Originally, after being impressed at GDC 2019, I was going to play Children of Morta on PC, but it turned out my old laptop was barely able to run it, so I decided to wait for the Nintendo Switch version instead since I would have the option to play it anywhere. Unfortunately, the Nintendo Switch version took the longest time to release and by the time it did I was busy with many other Fall 2019 games as well as life in general, but I was sure I would get around to it as soon as I could. I played a small portion of it and it seemed like another roguelite that I would enjoy, which was not surprising since 11 bit studios also published my favorite indie roguelite of 2018 as well. Unfortunately, I wasn’t able to get back to it until recently, and despite having seen some positive reception earlier in the year, I truly had no idea what I had been missing out on.
The family in Children of Morta, known as the Bergsons, consists of Margaret, the elderly grandmother, John, the father, Mary, the mother, Ben, the uncle and shopkeeper, and their children: the elder sister, Linda, the younger brother, Kevin, the younger sister , Lucy, the elder but missing brother, Mark, and the brawling cousin, Joey. Their mission is to investigate the source of the corruption that has been infecting the mountain that they’re sworn to protect and to put an end to it. Only some of the members of the family are actually playable, while the others provide support and help the story move forward.
Before discussing gameplay, I feel it’s vital to discuss the visuals featured in Children of Morta. While this pixelated style isn’t necessarily new, particularly for indie games, I feel that the developers were able to make the environments vivid in a way that helps differentiate Children of Morta from its contemporaries. Of course, this isn’t always evident and depends on what you’re looking at, but I was impressed by the way some of the vibrant scenery is able to shine through the game’s melancholy tone.
Each character has their own set of abilities, which are unlocked as the story continues. You start as John and learn more about abilities and upgrades as you venture further into the mountain. What’s interesting is once you’ve died during a run, it doesn’t impede the progress of the story, continuing in between runs until you have reached a certain point, waiting until you have completed the area you are in. In addition to John, Linda and Kevin can both be unlocked before reaching the first boss, which allows you to vary your play style.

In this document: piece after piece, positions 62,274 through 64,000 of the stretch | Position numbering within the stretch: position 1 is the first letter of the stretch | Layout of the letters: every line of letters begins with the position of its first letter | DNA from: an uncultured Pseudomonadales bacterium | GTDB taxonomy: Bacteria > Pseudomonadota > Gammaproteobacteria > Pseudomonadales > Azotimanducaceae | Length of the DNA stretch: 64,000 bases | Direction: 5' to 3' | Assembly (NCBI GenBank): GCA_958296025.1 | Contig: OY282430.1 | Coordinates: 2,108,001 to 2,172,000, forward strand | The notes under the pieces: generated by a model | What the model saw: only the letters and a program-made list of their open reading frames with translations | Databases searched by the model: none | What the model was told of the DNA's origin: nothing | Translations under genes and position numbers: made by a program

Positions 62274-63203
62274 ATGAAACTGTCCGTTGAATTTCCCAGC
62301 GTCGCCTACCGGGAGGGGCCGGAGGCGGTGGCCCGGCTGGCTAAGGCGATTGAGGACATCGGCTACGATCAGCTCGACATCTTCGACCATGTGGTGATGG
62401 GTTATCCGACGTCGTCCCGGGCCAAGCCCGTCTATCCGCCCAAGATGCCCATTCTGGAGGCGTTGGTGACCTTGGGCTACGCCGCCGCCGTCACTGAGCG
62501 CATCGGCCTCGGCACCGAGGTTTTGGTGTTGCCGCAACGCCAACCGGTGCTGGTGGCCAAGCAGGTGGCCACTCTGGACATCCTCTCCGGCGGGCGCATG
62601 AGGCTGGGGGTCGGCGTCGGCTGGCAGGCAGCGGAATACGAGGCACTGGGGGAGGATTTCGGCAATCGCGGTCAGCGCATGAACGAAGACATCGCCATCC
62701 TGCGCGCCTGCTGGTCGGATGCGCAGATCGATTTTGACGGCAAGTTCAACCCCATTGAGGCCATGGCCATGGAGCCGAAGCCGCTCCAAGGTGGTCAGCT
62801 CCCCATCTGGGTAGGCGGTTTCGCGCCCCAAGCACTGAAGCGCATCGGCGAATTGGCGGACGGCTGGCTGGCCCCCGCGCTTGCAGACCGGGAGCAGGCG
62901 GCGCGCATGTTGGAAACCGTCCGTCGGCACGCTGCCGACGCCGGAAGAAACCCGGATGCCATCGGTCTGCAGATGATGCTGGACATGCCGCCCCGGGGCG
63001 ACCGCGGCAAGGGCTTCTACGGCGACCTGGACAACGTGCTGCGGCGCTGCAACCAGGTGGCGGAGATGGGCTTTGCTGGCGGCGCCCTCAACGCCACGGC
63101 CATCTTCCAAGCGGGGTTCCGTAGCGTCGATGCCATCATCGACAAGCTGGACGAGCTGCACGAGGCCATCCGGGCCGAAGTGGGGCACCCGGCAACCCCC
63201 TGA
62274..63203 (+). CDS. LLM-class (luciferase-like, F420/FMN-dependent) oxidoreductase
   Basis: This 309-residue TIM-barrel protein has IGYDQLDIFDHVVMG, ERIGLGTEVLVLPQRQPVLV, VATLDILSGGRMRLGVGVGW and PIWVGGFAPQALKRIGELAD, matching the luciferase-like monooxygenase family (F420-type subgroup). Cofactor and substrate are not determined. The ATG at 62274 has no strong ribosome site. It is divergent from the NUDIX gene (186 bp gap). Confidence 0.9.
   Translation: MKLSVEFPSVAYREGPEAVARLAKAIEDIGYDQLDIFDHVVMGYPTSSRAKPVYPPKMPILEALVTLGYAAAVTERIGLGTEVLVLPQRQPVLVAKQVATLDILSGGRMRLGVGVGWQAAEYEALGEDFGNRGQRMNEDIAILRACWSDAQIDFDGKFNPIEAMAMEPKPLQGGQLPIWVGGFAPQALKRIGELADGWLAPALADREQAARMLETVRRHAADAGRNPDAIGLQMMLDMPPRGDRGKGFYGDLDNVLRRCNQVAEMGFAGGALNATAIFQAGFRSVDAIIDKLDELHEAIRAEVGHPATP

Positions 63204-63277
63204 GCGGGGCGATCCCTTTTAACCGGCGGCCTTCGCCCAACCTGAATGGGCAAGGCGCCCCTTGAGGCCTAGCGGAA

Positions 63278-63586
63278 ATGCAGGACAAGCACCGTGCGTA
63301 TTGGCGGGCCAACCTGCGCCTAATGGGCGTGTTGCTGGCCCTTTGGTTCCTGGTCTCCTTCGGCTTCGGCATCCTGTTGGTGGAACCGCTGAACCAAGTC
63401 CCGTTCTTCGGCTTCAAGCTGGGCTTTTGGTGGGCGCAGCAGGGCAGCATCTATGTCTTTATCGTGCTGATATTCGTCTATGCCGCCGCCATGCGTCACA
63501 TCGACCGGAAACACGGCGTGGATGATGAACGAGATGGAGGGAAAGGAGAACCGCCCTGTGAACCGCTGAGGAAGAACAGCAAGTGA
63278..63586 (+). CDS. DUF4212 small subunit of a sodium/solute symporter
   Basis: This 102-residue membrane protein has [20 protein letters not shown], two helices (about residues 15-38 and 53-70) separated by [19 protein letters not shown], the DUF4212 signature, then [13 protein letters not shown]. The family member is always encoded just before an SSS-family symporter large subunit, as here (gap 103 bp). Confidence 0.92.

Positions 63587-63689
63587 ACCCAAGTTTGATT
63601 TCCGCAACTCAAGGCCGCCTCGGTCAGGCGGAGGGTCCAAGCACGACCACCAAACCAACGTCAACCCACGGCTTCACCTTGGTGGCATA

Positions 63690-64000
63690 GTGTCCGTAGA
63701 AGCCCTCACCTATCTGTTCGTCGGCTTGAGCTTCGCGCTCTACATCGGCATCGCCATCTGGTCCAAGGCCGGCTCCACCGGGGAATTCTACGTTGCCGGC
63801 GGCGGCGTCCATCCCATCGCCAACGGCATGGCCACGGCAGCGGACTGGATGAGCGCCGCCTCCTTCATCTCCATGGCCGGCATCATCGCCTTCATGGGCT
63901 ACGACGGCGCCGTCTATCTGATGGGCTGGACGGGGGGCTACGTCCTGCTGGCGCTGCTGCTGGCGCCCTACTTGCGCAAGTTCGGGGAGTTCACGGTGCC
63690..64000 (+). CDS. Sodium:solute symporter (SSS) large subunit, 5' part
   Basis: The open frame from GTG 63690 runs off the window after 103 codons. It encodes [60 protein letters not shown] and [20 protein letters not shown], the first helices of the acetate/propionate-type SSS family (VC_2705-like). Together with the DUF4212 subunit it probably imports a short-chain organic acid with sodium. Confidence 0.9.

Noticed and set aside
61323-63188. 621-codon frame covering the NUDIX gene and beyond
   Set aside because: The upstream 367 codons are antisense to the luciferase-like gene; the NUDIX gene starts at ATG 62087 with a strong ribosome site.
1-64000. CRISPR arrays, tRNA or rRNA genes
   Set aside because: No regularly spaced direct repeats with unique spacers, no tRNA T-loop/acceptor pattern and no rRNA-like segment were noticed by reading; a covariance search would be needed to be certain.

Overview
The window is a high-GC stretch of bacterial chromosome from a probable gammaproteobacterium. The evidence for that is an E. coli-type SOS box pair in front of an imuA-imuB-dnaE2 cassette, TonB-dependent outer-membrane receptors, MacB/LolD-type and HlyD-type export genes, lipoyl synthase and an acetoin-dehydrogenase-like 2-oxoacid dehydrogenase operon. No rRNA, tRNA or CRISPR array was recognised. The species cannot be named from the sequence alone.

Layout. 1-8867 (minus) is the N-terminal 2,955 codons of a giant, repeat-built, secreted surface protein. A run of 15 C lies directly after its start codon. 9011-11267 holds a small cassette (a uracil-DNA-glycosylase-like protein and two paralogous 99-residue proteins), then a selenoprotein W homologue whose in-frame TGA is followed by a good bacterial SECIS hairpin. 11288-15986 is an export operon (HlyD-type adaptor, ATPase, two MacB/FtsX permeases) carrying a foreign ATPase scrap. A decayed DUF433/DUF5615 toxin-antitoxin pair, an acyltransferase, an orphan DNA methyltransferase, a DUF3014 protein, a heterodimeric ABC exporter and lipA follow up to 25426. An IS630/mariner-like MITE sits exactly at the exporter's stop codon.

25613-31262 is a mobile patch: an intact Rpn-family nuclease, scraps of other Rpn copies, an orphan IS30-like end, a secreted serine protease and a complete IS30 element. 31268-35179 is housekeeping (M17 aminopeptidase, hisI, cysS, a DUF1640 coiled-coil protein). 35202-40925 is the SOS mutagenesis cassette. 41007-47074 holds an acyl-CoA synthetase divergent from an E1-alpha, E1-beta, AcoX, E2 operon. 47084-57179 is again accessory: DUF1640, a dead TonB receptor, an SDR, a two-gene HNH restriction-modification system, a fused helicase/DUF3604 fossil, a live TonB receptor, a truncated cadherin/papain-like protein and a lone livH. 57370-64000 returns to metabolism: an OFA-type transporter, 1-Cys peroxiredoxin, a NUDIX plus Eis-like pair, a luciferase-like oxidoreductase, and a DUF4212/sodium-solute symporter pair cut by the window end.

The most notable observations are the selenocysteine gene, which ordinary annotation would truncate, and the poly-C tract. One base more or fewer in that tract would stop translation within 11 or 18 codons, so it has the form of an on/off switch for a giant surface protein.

As characters level up from defeating enemies, they gain skill points that allow them to unlock new abilities that aid them in battle. Once they’ve gained a few levels, they also gain support skills that benefit the family as a whole, giving more of a reason to switch between characters instead of solely relying on one. For me personally, switching characters seemed to be the most beneficial move since I would be able to unlock more support skills allowing me to play as the characters I like more, although I feel like some characters strengths make up for the weaknesses of others, so the co-op mode might make playing through even better. There’s also allegedly a corruption mechanic to ensure you switch between characters every so often, but I haven’t encountered it yet, possibly because I’m still in the earlier part of the adventure.
While traversing through an area, money is often gained from defeating enemies and smashing pots. This money can help the Bergsons upgrade their armor, attack strength, movement speed, and more at their Uncle’s shop. Money isn’t the only useful material that can be found, however, as various items are spread throughout each area and give the Bergson’s different buffs such as increased endurance, speed, and fortune. There are also a few small companions that can be found who can aid the Bergsons by providing extra damage or restoring health.
It took me some time to get around to it, but I have no doubt that Children of Morta is probably the best indie rogue-lite of 2019. The visuals, varied gameplay, and optional co-op help provide more replay value than many other games I’ve seen or played recently. If you enjoy roguelites and like having the option to play cooperatively with another person, then you owe it to yourself to try Children of Morta.
A copy was provided by the publisher.